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The Digital Assets Cash Shortage and Microstrategy’s Brilliance

Jeff Dorman, CFA
Feb 22, 2021
What happened this week in the Digital Assets markets?
Week-over-Week Price Changes (as of Sunday, 2/21/21)
Screen Shot 2021-02-22 at 7.53.07 AM
 
The Digital Assets Cash Shortage Has Led Leverage - But at Least it is Transparent
Like many terms in finance, the term “bubble” is thrown around way too carelessly.  As Noelle Acheson of Coindesk pointed out recently, in her defense against Bitcoin bubble rhetoric, a bubble implies that the price of an asset is so far ahead of fundamentals or intrinsic value that it is infeasible for the asset to ever reach that valuation.  
 
Just about every risk asset is showing strength this month, and it almost seems like a forgone conclusion at this point that this strength will continue.  From equities to real estate to digital assets - you can certainly make an argument that prices are frothy, and perhaps even a bit stretched or overheated, but it is very difficult to definitively conclude that these valuations can’t and won’t eventually be justified by fundamentals.  Instead, it’s possible that the market may simply be pulling forward inevitable long-term gains, thus reducing potential gains in the future. All of these asset classes have positive and growing fundamentals, so it is certainly feasible that valuations will catch up to price.  Cheap?  Probably not.  Bubble?  Most likely not.
 
That said, there is a difference between reaching for higher prices at stretched valuations, and desperately chasing higher returns with leverage.  The market’s complete lack of fear, perhaps driven by 12 years of Fed-induced moral hazard, has resulted in some very scary charts.
 
The traditional finance world is awash with cash, yet it isn’t stopping market participants from wanting even more.  According to the Felder Report, the level of margin debt has hit new highs, and the 9-month increase in the total amount of margin debt has also soared to a new record.  Each of these peaks in margin debt has historically been met with a severe pullback in equity prices.  These peaks can last a long time (i.e. is the current market 2006, or 2008), but they are definitely cause for concern.  So much so in fact, Interactive Brokers Chairman Thomas Peterffy said financial markets came frighteningly close to breaking during last month’s Reddit-driven volatility.  Between the repo failures in late 2019, and collateral / settlement failures of 2021, it certainly makes you wonder “what else don’t we know”?
 
Margin debt is at all time-highs
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Traditional financial market participants are choosing to use leverage to amplify returns.  In the digital assets arena, however, while leverage is also running rampant, it has historically been driven by a cash shortage more than a desire to amplify returns.  Recall, there are no prime brokers in digital assets, and those that are trying to build these services still require a lot of collateral and very low loan-to-value ratios.  Further, the market is so fragmented that in order to transact efficiently, you must hold collateral at a variety of exchanges and other trading venues, thus making it even more difficult to be productive with your capital. For example, an asset manager may be overcollateralized when measuring total assets, but at any one specific venue, they appear undercollateralized, as each exchange/dealer does not give the asset manager credit for assets that are not held directly with them.  And finally, with all of the new entrants coming into the market, spot dealers are getting lifted so fast that they are offsides, often running out of both natural sellers and inventory.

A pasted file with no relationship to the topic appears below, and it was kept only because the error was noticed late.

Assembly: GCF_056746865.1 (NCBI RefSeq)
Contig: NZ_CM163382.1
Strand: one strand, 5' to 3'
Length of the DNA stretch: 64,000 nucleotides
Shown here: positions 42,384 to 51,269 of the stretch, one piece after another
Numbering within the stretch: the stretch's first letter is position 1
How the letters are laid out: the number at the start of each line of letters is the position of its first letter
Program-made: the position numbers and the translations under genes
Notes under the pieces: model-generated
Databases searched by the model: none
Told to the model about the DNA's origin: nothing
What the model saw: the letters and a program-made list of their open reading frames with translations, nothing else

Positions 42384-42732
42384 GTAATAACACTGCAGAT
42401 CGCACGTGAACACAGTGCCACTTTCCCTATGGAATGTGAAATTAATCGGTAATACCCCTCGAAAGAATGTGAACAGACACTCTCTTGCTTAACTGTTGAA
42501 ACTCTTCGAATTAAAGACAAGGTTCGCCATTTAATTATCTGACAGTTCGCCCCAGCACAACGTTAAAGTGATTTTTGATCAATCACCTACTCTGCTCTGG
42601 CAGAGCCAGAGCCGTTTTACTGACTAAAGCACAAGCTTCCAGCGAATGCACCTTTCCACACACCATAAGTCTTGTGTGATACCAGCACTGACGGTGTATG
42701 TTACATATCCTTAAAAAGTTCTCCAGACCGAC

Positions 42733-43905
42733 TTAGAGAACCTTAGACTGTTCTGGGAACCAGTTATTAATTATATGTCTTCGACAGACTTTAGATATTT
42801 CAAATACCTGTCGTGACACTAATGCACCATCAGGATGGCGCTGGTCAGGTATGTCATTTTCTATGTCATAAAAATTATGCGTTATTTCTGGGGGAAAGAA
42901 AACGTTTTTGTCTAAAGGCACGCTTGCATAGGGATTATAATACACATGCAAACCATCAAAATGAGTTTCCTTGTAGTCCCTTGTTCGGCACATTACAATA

This dynamic has resulted in a very robust and growing derivatives market.  The growth in both the futures market and the options market has been phenomenal.  The amount of open interest in Bitcoin and Ethereum options has risen over 1000% since the start of 2020, while OTC bilateral options are gaining traction in other large cap digital assets.  Similarly, the growth in Bitcoin and Ethereum futures looks like a hockey stick, with BTC and ETH open interest quadrupling since 2020.  And thanks to exchanges like Binance, FTX and Huobi, we are now seeing strong growth in futures open interest for other tokens as well (though this is harder to measure in a single graph).
 
Growth in Bitcoin and Ethereum Futures
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Growth in Bitcoin and Ethereum Options
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Source: Skew
 
This of course is a positive development, but it can also be abused.  In the last few weeks, digital assets participants have turned greedy, perhaps because back-to-back-to-back weekly double-digit gains without a major setback encourages more aggressive behavior.  Using Bitcoin as a proxy, the perpetual swaps funding rate, which is meant to encourage traders to take the opposite side to balance out risk, has been in positive territory for weeks, at one point costing traders as much as 100 bps per day for the right to stay long via futures (those who are short are thus paid 100 bps per day).  Similarly, on the traditional futures curve, the annualized basis (spot/futures arbitrage) has been between 30-50% annualized in the front-month.  In the options market, an at-the-money 1-week Bitcoin straddle costs $5500 (using $56k spot), implying almost a 10% break-even for one week.  Lastly, borrowing US dollar stablecoins now costs as much as 10% annualized, as demand for dollar-based assets soars.